LIVE: Bill Ryder Jones wows at sold-out homecoming show at Floral Pavilion

An icy night soon turned to a hot sticky evening after Bill Ryder Jones took to the stage for his sell out show at the Floral Pavilion, New Brighton, courtesy of Harvest Sun promotions.

As part of his UK Ta Tah tour, the night was one of the last chances fans got to hear tracks from his latest album, West Kirby County Primary before he locks himself away in his West Kirby studio, to make a new album on Domino.

Support from local lads By The Sea who have a sound very much like Echo and The Bunnymen went down a treat whilst Bill's latest protege and talented songwriter, Matt Maltese was the talking point of the room after opening the show.

By The Sea frontman, Liam Power had a brief spell off stage it was time for him to push through the crowd and jump back on to perform as part of Bill's live band.

By The Sea
With War Room records co-bosses, Danny Castree manning the sound desk and Joe Edwards on the keys, the evening was already in well-trusted hands.

Along with very high points there were deep lows with tracks such as Daniel showing Bill's apt ability to manipulate his guitar to work with his very delicate and in times frank lyrics.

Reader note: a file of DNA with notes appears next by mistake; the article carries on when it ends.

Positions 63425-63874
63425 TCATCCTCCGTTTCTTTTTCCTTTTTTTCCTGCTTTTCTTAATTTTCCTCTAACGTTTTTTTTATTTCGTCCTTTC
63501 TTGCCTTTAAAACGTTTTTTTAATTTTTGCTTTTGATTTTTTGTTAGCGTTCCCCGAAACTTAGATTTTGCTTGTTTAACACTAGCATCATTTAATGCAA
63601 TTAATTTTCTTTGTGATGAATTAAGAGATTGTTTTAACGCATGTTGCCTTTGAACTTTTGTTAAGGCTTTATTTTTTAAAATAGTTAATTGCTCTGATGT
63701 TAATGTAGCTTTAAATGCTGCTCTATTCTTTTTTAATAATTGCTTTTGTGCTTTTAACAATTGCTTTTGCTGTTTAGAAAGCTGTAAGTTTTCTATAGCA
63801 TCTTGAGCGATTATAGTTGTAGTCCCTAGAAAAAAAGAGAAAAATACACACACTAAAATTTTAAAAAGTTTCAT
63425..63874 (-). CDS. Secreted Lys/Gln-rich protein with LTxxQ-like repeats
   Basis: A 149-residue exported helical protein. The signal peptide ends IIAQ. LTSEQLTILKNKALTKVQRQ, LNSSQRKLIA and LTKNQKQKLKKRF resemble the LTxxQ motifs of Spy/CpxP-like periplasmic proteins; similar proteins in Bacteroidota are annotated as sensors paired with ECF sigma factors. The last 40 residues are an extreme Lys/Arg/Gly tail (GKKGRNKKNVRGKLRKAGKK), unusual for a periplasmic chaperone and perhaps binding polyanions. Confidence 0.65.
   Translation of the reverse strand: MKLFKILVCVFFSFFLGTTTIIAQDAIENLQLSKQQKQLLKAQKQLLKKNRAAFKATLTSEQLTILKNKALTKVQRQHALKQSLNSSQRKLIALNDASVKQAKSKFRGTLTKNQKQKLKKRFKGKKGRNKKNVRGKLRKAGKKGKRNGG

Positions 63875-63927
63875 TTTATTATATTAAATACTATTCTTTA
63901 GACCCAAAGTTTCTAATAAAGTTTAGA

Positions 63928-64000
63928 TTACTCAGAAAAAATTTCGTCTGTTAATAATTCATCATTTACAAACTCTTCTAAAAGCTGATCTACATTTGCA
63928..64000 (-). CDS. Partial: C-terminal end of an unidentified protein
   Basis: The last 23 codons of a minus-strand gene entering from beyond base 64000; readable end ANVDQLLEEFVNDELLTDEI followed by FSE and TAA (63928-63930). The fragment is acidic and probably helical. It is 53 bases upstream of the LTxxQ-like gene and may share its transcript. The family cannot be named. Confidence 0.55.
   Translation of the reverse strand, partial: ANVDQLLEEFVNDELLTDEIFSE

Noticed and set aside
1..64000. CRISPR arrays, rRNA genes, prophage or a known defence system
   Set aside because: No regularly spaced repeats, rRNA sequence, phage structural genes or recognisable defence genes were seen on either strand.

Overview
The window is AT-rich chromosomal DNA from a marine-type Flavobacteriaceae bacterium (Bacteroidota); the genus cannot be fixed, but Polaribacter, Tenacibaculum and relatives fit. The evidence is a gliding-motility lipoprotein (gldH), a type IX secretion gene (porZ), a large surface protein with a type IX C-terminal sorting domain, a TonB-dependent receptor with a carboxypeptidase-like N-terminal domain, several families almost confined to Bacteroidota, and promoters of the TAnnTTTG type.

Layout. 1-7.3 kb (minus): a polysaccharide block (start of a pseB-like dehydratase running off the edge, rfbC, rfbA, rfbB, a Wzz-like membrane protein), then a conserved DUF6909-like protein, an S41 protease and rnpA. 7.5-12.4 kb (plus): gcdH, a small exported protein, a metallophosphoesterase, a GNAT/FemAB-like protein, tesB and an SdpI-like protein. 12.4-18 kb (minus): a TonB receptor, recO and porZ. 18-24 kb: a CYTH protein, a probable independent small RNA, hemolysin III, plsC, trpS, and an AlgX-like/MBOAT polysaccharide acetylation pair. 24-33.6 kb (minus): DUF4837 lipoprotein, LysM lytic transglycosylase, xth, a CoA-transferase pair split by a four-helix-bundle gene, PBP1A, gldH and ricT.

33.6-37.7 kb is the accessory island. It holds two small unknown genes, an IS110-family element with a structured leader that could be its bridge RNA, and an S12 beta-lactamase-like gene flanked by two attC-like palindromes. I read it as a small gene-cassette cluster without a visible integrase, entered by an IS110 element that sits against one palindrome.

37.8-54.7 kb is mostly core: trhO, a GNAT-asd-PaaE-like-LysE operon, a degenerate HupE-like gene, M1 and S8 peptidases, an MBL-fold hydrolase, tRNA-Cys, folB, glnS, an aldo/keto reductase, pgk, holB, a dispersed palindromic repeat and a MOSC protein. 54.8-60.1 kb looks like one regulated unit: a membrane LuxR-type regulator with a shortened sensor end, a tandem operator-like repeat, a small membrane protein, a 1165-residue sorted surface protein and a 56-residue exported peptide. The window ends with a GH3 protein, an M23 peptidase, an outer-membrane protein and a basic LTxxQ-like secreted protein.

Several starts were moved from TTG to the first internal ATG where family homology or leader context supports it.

Crowd chanting songs back to him seemed to push the GIT Award winner to another dimension, himself bewildered.

The humble musician talked to the crowd and picked out "love you's" and the like from jeering drunkards while announcing his performance at a Jeremy Corbyn rally on December 16 at the Brighton Dome.

An occurring joke of someone leaning on the light switch erupted the audience into fits of laughter after the lights raised several times during the evening.

Aside from the comedy, Bill's set was mindlessly beautiful.

Songs tipping their cap to local landmarks such as Catharine and Huskisson and Two To Birkenhead captured the imaginations of everyone who gawped at someone so normal performing something so effortless.

Taking a break from the stage, the band left Bill to do his thing.

Sat just at the side of the stage with their cans of lager, the lads watched their friend play tracks such as Seabirds and By Morning I while members of the crowd hushed others who were talking loudly over the music.

Returning, the show ended with Satellites, a high-powered romantically poetic track with a truly heartwarming response, crowning the set of all sets as one of historical music importance.

Watching a man in a checked top, baggy jeans and retro trainers sing something so meaningful and poignant all night seemed so unrealistic but this was real, this happened.

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Words Lauren Jones


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